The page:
My Little Drug Story: David Sanchez on (Begrudgingly) Turning to Autofiction
On Addiction Tropes, “Grittiness,” and the Freedom to Focus on Ideas
I never wanted to write autofiction or anything based on my “lived experience.” I especially did not want to write a book about addiction. The books I love are typically sweeping third person narratives, intricate massive stories unfolding over 800 pages. Autofiction seemed like a derivative and egotistical art form to me. First person narration usually makes me cringe. It took me a long time to get to a place where I could even stand the idea of my little 70,000-word drug story. And then I named the main character after myself. Jesus Christ.
When I started writing what would become my book All Day Is a Long Time, it was my first semester in grad school and I had only been writing for a few years. I was walking around carrying years of intense personal baggage that I knew was probably artistically useful in some way, but I had never tried to use it. I had an assignment due that day, and I was chain smoking while I tried to think of something to write. The cigarettes were making my mouth dry, and I got to thinking about something I had heard years before, that meth stops you from producing saliva, and saliva keeps your mouth balanced, keeps your teeth from rotting. I wrote that down. I wrote down a bunch of other tidbits about drugs and drug use that I could remember; static, scientific facts and tiny little micro-stories ripped from my own life. It all had an authority that I could never seem to muster in the other stuff I wrote.
And yet I saw it lacking, I could feel myself playing into tropes I didn’t like: “gritty” doesn’t mean good. I got to thinking about what is lost and what is gained in this point of view. I spent the next few years trying to figure that out and play with it. It isn’t like I was walking around with this story that was begging to be shared. There wasn’t a sense of urgency about it to me, but there was a freedom in writing this way, not worried about plot or character, getting to focus on words and ideas.
“Addiction” as a word, and a concept, dominated years of my life: my formative years, the late teens and early twenties. It was meant to sum up all of my life experiences. It was on the signs and in the brochures of all the facilities I went to, on the lips of judges and P.O.s and doctors, on the walls and in the books of the self-help programs I attended. But most of all, it was in my head, coloring the way I thought about myself. And while there is no shortage of addiction stories, the tropes are well-worn through just about every medium, this sort of struggle to reconcile the chaos of the brain with labels and rules provided me with a little in-road into literary art—it gave me something I could work with.
The very concept of addiction, wanting something and not wanting it at the same time, brings up some interesting conflicts in the idea of free-will and selfhood. And the natural drama of just being broke and needing drugs—a little crime, a little heartbreak, a little family tragedy—could buy me some time with a reader to get into the stuff I really wanted to get into: God, self, memory, nature, art.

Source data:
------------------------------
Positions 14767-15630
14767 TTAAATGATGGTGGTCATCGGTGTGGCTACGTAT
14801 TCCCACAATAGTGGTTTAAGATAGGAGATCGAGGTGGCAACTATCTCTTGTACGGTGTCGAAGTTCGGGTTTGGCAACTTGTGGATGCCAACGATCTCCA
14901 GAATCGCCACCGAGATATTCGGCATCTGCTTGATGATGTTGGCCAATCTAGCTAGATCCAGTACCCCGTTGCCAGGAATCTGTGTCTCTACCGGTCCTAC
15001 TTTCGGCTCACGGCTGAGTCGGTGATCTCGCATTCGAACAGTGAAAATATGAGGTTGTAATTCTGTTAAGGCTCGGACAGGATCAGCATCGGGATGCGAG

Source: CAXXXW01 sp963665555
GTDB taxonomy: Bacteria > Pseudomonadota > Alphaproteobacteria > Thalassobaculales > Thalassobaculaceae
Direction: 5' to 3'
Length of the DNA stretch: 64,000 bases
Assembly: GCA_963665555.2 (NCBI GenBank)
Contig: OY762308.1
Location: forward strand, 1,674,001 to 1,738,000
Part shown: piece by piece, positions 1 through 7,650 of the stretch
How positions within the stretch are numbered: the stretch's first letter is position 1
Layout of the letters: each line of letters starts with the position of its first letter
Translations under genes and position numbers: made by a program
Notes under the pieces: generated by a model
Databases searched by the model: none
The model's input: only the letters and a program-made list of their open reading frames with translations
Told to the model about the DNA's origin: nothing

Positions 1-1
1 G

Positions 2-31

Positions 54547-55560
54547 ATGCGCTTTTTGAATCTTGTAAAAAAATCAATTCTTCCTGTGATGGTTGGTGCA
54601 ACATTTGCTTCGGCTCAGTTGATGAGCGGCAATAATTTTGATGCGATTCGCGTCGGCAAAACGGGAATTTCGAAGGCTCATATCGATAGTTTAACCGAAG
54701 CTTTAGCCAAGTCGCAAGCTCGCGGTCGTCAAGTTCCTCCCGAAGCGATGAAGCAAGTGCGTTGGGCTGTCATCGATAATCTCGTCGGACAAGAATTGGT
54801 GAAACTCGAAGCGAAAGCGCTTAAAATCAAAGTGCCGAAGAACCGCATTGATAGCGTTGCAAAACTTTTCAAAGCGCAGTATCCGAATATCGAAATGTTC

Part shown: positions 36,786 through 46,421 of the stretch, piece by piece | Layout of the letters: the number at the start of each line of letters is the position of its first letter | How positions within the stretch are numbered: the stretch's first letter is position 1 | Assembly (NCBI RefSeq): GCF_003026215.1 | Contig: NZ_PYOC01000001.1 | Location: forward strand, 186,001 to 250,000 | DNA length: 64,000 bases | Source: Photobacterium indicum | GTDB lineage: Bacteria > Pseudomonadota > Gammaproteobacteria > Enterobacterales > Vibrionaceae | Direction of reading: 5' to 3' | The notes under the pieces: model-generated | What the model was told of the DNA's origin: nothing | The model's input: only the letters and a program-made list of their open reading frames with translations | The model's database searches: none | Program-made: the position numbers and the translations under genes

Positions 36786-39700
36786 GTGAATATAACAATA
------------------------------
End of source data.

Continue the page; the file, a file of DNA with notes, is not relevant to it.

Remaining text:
And if I did my job right, the drama and the stream of consciousness stuff would supplement one another, making the combination more powerful than the sum of its parts. Not to mention, in a country where almost 250 people die from overdose a day and most public measures to address this are both inhumane and ineffective, there is still some narrative juice to be squeezed from addiction. After all, the story doesn’t just mirror my own life, but probably the lives of about ten people any given American went to high school with.
It’s sort of funny that in writing a book full of nasty, embarrassing, and shameful things that mirror the nasty, embarrassing, shameful things I have done in my own life, the aspect I am most self-conscious of is the style of writing. But in thinking on the visual culture we live in, I knew this book needed to rely on the unique strengths of the medium. Why write a story that could just as easily be shown in visual form when we have the technology to beam it directly into someone’s head? In that way, I started to become proud of my little book. If you tried to act out all the scenes, it wouldn’t resemble the book at all; there was something inherently word-centric about what I had written. The character David is so lost in his own words and the words around him that he can hardly stand it. Words are flawed and hard to grasp, and no one struggles to grasp them more than him. He lives in the flaws, is consumed by them.
I think, I hope, the book itself is better than the premise of the book. That’s what I wish for it most of all. And while I’m sure it will be viewed as essentially an addiction memoir, I tried to push it into something a little deeper, an even older, more basic genre of story—the conversion narrative. I always viewed my main character as a sort of monk in crisis. While he is definitely hedonistic, there is something self-starving about him; he is serious and pious and driven by awe, and he lives a strangely academic lifestyle for someone in his situation. I wanted the book to power through the gritty, solipsistic subjectivity of addiction and get at the fundamental, universal beauty of the world and the human heart.
But a book needs grounded perspective, and, as an inexperienced writer, the most organic way for me to get there was to mimic the natural perspective of life—first person. From the poetry and veracity that flowed so easily from this point of view, I could flirt with other ways of thinking. I could dramatize perspective shifts and get little glimpses of what objectivity could look like. Someday I’ll write that big, objective, polyphonic novel; I’m just not sure I’m smart enough, yet.
David Sanchez’s All Day Is a Long Time is out now from Harper Books.